We knew that South Florida hockey crowds were bad, but not THIS bad.
On Monday night, Sun Media reporter Bruce Garrioch tweeted some stunning photos from the BB&T Center in Sunrise, Fla., where the Florida Panthers were taking on the Ottawa Senators.
The crowd, if you can call it that, was scattered so thin no one was seated behind the Senators' bench.
The game drew an estimated 7,311 people to fill 19,250 seats – the least the Panthers have ever brought to a home game, Garrioch wrote in The Ottawa Sun.
The second-lowest attendance record was 10,063 people, for a game against the Carolina Hurricanes in 2007.
The team tried to sugarcoat the attendance on its Twitter account.
Loyalty is best earned on the back of virtue, honor and integrity. Together, we climb. Thanks to all who came. #FlaPanthers— Florida Panthers (@FlaPanthers) October 14, 2014
The sparse attendance comes amid speculation the Panthers could be relocated, The Associated Press reported.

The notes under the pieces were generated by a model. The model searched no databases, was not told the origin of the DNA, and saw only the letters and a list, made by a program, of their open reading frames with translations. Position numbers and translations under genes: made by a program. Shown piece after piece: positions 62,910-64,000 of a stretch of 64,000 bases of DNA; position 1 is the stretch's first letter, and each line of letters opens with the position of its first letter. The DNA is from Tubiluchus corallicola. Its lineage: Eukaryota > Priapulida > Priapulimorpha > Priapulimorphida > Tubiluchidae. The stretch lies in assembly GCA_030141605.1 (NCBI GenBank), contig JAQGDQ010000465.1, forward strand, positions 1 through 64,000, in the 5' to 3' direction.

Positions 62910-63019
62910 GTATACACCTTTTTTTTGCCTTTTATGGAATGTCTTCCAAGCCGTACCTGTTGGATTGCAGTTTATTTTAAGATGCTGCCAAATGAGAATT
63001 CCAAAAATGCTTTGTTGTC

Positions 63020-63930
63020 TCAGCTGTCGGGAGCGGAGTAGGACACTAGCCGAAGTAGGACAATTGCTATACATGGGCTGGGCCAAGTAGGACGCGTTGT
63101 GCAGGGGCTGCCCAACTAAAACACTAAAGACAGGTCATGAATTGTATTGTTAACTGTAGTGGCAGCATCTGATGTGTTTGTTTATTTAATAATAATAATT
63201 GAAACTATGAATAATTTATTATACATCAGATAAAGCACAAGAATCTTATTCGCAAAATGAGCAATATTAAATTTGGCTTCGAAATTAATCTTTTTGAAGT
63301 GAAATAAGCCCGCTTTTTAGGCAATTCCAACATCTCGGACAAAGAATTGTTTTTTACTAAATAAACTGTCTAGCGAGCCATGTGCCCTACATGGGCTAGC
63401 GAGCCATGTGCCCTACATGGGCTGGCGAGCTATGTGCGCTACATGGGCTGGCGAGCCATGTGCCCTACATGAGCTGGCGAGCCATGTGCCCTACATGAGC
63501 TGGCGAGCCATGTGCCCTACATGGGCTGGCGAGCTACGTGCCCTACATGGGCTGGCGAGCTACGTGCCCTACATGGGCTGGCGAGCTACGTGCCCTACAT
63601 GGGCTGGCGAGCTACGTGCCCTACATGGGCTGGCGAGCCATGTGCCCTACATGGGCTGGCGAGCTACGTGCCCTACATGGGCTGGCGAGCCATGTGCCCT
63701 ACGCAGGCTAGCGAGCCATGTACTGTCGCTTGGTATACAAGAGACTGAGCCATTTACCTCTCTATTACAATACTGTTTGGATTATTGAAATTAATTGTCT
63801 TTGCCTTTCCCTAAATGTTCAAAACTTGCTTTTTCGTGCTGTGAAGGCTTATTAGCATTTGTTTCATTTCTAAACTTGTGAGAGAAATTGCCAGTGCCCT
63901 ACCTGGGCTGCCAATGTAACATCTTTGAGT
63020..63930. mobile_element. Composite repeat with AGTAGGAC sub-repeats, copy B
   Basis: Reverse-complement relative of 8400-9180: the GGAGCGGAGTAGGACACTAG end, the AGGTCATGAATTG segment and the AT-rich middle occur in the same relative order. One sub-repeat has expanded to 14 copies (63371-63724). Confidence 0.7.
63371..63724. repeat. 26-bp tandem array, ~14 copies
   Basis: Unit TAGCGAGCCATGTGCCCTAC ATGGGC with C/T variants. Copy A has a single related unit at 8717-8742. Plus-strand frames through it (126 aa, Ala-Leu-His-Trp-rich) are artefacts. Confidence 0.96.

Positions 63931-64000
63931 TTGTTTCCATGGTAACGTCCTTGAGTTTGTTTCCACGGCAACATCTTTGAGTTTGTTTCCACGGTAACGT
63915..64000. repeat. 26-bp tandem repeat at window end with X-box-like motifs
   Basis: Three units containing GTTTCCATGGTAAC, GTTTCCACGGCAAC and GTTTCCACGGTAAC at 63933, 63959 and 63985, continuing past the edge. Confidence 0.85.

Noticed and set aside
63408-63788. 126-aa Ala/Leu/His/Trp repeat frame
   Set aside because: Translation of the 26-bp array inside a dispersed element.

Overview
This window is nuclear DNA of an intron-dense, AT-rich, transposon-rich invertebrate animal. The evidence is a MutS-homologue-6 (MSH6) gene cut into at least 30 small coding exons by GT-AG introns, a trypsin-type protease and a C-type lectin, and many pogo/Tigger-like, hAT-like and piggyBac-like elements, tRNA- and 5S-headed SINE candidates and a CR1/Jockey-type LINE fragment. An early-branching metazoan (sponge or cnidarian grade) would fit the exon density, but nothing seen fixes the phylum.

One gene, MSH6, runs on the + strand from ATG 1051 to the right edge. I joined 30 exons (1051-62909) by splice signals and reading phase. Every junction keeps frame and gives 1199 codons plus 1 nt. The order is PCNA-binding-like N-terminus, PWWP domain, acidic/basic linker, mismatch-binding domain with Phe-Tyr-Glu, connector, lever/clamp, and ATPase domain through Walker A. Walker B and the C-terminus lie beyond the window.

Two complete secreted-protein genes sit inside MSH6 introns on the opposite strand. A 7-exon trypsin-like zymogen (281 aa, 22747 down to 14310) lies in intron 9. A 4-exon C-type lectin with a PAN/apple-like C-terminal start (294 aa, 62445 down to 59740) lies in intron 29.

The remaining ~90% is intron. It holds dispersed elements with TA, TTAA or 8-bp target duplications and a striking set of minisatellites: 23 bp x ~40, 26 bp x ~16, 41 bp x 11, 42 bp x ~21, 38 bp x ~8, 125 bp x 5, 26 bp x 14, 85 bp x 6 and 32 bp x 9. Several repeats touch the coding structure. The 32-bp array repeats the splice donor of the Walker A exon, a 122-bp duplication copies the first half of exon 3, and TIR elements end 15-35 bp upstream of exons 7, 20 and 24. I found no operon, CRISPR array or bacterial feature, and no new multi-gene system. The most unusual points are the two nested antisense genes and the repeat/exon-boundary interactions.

Club owners said last month the team has lost money for over 10 years. But the Panthers aren't the only team in the Miami area with difficulty attracting fans.
AP noted that the Miami Marlins generally rank near the bottom of Major League Baseball in terms of attendance, while the NBA's Miami Heat also reduced capacity in their stadium some years back.
The same is not true of the Tampa Bay Lightning in central Florida, where attendance averaged 96.9 per cent in the 2013-14 season, according to ESPN.
NHL commissioner Gary Bettman has repeatedly said there are no plans for the league to expand or relocate teams in the near future.
But The National Post noted that Quebec, Toronto, Saskatoon, Las Vegas and Seattle have been floated as potential homes for NHL clubs.
Despite no official plans to move or expand, tell us where you'd like to see a new NHL team:
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